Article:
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The Scientific World Journal
Volume 2014, Article ID 541278, 6 pages
Research Article

Seasonality Influence on Biochemical and Hematological Indicators of Stress and Growth of Pirarucu (Arapaima gigas), an Amazonian Air-Breathing Fish

1Universidade Federal de Pernambuco (UFPE), Centro de Ciências Biológicas, Departamento de Bioquímica, Rua Professor Nelson Chaves s/n, Cidade Universitária, 50670-901 Recife, PE, Brazil
2Universidade Federal Rural de Pernambuco (UFRPE), Departamento de Engenharia de Pesca, Rua Dom Manoel de Medeiros, s/n, Dois Irmãos, 52171-900 Recife, PE, Brazil

Received 13 August 2013; Accepted 14 November 2013; Published 21 January 2014

Academic Editors: C. Cameselle, K. F. Chang, and A. D’Annibale

Copyright © 2014 Rosiely Felix Bezerra et al. This is an open access article distributed under the Creative Commons Attribution License, which permits unrestricted use, distribution, and reproduction in any medium, provided the original work is properly cited.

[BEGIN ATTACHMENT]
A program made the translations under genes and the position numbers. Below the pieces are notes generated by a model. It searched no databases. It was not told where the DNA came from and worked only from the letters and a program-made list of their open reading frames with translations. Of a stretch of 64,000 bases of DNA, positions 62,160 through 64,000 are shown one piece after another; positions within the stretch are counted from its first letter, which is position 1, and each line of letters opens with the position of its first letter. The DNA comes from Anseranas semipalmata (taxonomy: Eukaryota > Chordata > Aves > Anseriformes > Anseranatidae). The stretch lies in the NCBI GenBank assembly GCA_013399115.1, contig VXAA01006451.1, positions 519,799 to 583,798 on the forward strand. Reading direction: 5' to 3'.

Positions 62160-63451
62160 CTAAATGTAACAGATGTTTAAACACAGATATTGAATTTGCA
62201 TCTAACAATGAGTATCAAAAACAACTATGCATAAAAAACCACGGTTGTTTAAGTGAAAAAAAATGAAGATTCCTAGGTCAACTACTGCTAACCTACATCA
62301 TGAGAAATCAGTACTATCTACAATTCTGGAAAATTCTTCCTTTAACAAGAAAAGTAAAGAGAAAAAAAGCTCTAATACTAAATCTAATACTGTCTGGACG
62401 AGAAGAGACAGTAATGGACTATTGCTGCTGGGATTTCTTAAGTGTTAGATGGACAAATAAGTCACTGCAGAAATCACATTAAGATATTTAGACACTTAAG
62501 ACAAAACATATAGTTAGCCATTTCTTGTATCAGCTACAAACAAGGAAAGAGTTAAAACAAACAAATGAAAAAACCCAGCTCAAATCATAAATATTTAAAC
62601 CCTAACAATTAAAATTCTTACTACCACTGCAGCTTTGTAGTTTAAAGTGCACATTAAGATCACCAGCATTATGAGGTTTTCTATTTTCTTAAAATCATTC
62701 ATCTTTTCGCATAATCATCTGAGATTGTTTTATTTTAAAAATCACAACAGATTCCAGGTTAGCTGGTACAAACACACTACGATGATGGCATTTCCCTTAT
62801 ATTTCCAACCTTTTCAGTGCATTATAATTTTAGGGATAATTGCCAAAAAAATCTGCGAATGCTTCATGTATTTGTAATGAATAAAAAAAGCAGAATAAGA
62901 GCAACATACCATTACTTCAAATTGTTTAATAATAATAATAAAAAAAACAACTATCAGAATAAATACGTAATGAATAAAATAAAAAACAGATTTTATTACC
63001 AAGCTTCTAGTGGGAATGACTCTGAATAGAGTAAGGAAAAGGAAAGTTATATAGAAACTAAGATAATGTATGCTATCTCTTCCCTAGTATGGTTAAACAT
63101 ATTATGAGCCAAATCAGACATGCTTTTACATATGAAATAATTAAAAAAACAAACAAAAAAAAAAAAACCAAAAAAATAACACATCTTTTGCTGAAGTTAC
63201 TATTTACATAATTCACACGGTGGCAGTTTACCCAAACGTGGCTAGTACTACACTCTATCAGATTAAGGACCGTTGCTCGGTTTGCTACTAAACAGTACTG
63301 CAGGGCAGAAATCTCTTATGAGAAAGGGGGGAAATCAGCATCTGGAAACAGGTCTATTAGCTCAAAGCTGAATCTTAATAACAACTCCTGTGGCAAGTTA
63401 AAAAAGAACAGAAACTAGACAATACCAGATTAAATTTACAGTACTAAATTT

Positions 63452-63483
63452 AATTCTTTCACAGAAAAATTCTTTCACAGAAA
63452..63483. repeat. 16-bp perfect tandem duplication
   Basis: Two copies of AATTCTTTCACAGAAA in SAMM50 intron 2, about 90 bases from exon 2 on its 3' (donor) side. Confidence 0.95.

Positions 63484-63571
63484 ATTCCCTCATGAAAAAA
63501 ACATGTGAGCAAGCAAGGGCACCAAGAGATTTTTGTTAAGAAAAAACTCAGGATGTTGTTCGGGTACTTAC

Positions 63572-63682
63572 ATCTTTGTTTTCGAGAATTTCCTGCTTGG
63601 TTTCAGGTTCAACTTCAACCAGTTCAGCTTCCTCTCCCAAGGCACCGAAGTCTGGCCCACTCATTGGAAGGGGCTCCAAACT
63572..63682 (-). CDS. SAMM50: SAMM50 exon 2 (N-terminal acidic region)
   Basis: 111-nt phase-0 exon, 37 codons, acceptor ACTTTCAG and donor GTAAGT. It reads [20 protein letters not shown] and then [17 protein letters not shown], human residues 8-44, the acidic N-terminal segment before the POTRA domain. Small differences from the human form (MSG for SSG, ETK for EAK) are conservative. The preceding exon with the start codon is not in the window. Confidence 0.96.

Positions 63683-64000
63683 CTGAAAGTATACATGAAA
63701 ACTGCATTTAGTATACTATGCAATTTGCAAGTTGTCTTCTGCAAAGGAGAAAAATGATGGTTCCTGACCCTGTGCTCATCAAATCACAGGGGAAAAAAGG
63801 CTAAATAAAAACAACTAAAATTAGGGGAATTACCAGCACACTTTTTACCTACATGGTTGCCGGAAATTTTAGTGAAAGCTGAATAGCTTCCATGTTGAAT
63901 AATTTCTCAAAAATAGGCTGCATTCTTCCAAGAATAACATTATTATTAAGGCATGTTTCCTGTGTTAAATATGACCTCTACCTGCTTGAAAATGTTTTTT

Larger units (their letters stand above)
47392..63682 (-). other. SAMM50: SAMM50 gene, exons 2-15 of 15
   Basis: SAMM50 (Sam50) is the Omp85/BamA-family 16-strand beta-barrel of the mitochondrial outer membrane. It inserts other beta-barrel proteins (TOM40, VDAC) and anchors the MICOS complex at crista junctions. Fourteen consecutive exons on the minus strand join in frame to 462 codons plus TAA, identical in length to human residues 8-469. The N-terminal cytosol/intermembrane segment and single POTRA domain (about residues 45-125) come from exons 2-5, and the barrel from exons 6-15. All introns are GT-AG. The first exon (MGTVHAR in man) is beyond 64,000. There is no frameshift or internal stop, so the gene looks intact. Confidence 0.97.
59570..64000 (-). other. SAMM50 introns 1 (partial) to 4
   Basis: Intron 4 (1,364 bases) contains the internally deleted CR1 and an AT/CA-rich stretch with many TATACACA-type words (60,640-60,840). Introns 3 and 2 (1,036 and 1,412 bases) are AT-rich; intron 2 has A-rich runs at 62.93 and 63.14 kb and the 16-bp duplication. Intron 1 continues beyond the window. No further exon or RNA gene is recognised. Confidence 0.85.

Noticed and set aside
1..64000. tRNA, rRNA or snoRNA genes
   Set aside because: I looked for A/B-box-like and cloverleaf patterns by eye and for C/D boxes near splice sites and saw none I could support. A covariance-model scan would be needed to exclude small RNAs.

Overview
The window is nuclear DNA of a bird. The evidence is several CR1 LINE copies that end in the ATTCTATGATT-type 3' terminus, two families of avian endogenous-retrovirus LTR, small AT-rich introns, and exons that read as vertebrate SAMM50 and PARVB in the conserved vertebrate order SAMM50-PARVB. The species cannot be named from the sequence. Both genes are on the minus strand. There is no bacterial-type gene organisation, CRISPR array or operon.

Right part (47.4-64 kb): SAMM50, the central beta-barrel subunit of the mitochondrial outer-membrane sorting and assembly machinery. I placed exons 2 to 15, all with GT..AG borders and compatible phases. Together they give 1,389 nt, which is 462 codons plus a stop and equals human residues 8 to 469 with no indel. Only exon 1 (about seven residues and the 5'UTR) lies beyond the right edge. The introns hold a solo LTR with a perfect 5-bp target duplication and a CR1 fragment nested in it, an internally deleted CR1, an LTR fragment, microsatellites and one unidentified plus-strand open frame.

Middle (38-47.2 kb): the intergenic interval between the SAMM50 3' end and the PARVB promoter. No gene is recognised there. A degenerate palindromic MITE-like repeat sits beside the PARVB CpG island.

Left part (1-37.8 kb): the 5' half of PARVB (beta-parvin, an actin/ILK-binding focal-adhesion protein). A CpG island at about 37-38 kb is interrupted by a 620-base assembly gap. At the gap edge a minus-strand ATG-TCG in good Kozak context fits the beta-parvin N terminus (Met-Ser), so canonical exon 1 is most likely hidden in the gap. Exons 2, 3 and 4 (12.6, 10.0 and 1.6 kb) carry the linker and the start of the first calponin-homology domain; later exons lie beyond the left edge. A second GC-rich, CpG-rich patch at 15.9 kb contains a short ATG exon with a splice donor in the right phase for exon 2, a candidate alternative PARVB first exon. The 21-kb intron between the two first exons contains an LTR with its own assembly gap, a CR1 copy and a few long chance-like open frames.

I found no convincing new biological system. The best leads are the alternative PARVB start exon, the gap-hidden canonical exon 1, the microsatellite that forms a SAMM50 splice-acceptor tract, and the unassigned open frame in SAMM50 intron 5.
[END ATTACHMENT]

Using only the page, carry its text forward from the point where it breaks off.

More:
Environmental factors such as seasonal cycles are the main chronic stress cause in fish increasing incidence of disease and mortality and affecting productive performance. Arapaima gigas (pirarucu) is an Amazonian air-breathing and largest freshwater fish with scales in the world. The captivity development of pirarucu is expanding since it can fatten up over 1 kg per month reaching 10 kg body mass in the first year of fattening. This work was conducted in three periods (April to July 2010, August to November 2010, and December 2010 to March 2011) defined according to rainfall and medium temperatures. Seasonality effect analysis was performed on biochemical (lectin activity, lactate dehydrogenase, and alkaline phosphatase activities) and hematological (total count of red blood cells, hematocrit, hemoglobin, and hematimetric Wintrobe indexes) stress indicators, as well as on growth and wellbeing degree expressed by pirarucu condition factor developed in captivity. All biochemical and hematological stress indicators showed seasonal variations. However, the fish growth was allometrically positive; condition factor high values indicated good state of healthiness in cultivation. These results reinforce the robust feature of pirarucu and represent a starting point for understanding stress physiology and environmental changes during cultivation enabling identification and prevention of fish adverse health conditions.